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I hit another birdie.

Birds play an oversized role in golf.

A birdie occurs when a golfer finishes a hole one stroke under par. It’s a difficult feat but not exactly rare. I’ve scored at least five birdies this year and witnessed many more.

An eagle indicates a golfer has finished a hole two strokes under par. For example, an eagle on a par-4 hole is achieved with two strokes, and on a par-5 hole, three strokes.

I scored my first eagle this year after hitting a tee shot on a short par 4 to within 110 yards of the hole and then miraculously rolling my approach shot into the cup.

An albatross, also known as a double eagle, is a rare and impressive feat in golf that occurs when a player finishes a hole three strokes under par. This can be accomplished by making a hole-in-one on a par-4 or sinking the ball in two strokes on a par-5.

I have never scored nor witnessed an albatross firsthand. It is a rare bird indeed.

Also, actual birds sometimes play an oversized role in golf, at least when it comes to me.

I killed a bird midflight about a decade ago with a tee shot. As my friend Tom described, the bird first seemed to hang in the air momentarily, as if to say, “Goodbye, cruel world!” before plunging to its death.

About a year later, I hit a duck on a hill. The duck seemed to roll over before returning to its feet and flying away. My friend couldn’t stop laughing for the next two holes.

A couple of weekends ago, while playing with my friend, Andrew, in Rhode Island, I hit a tee shot onto the left edge of the fairway in the vicinity of a flock of crows. As my ball came down, the birds took flight.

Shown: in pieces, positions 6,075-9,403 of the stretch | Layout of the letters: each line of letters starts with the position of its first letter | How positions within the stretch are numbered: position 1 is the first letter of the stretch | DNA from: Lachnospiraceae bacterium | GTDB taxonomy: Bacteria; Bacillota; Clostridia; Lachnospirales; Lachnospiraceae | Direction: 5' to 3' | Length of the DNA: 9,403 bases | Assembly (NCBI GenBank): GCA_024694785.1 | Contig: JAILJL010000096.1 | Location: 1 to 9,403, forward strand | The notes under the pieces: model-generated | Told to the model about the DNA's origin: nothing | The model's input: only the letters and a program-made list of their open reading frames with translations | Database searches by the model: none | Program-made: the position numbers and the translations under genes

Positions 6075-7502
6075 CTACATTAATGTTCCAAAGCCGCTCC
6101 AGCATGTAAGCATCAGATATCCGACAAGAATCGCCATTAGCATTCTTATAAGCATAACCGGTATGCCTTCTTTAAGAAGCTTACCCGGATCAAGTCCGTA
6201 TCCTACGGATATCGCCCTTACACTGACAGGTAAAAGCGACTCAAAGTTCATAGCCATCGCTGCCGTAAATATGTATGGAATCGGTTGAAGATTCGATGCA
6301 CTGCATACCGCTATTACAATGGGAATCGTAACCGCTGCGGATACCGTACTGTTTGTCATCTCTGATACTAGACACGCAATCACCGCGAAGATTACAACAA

“Did I…?”

“Yes,” Andrew said. “You hit another bird. I think it’s okay.”

It was.

Last weekend, I hit a tee shot so close to a bird that my friend, Jeff, shouted, “Look out!”

Presumably to the bird.

The bird – a swallow – actually changed direction to avoid the ball, which might have clipped its wing.

Lest you think I am the only golfer hitting our winged friends with golf balls, Charlie hit a goose in the ass last year. A flock of geese was scattered on the fairway, well beyond what I thought was his range, but he somehow managed to hit his best shot of the day, smacking the goose hard enough for it to produce a honking sound before taking flight.

Charlie and I collapsed in hysterics.

The father and son who were playing with us walked away. Completely abandoned us with two holes to play. We never saw them again.

They apparently did not find the incident as amusing as we did.